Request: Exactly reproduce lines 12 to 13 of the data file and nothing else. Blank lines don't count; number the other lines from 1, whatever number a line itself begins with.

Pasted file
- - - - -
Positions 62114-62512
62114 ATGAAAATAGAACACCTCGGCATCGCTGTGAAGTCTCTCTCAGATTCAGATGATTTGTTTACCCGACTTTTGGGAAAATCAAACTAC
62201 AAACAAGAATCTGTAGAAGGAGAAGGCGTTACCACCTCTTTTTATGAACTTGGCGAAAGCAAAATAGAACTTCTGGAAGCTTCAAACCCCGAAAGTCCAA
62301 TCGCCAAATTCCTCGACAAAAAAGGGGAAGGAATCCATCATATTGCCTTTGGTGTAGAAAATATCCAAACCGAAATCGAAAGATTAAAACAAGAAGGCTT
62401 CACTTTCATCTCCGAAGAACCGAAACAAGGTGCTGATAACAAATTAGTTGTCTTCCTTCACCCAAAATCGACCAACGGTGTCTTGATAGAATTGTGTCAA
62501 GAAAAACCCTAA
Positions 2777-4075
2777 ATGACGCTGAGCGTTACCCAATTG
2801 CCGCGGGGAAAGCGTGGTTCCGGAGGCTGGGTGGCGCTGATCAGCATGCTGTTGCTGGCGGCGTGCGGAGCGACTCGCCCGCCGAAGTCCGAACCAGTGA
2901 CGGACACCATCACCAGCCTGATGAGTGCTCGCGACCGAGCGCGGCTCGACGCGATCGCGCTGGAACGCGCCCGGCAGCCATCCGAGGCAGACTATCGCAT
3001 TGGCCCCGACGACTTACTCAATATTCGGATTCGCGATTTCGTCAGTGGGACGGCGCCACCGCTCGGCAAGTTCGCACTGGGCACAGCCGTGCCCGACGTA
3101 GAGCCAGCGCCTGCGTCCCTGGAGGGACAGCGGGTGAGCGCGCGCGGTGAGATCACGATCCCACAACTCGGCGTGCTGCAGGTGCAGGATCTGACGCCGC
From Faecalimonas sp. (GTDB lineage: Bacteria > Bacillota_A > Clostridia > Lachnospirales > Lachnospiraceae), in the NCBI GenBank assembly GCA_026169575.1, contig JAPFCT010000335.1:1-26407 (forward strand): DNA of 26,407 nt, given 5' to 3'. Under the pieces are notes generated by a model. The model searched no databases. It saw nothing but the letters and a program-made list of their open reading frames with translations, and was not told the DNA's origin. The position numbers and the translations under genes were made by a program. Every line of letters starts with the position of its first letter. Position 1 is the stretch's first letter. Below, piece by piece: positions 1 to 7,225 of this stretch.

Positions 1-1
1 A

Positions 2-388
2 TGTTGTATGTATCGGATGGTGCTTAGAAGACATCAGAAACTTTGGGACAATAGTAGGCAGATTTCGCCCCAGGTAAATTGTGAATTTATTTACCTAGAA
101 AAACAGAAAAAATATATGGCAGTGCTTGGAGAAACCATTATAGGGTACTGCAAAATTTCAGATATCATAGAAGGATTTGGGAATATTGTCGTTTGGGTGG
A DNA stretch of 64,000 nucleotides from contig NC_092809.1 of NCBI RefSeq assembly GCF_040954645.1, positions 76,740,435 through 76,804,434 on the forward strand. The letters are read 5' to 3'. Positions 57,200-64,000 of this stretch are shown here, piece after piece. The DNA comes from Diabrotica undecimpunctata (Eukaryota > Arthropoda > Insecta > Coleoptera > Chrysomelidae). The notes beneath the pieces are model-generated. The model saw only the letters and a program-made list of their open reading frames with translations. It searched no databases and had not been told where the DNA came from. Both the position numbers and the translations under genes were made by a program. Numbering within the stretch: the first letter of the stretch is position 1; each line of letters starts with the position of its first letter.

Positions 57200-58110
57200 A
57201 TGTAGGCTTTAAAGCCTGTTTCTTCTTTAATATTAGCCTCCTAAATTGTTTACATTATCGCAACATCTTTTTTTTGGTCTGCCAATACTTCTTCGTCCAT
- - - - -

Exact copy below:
3101 GAGCCAGCGCCTGCGTCCCTGGAGGGACAGCGGGTGAGCGCGCGCGGTGAGATCACGATCCCACAACTCGGCGTGCTGCAGGTGCAGGATCTGACGCCGC
From Faecalimonas sp. (GTDB lineage: Bacteria > Bacillota_A > Clostridia > Lachnospirales > Lachnospiraceae), in the NCBI GenBank assembly GCA_026169575.1, contig JAPFCT010000335.1:1-26407 (forward strand): DNA of 26,407 nt, given 5' to 3'. Under the pieces are notes generated by a model. The model searched no databases. It saw nothing but the letters and a program-made list of their open reading frames with translations, and was not told the DNA's origin. The position numbers and the translations under genes were made by a program. Every line of letters starts with the position of its first letter. Position 1 is the stretch's first letter. Below, piece by piece: positions 1 to 7,225 of this stretch.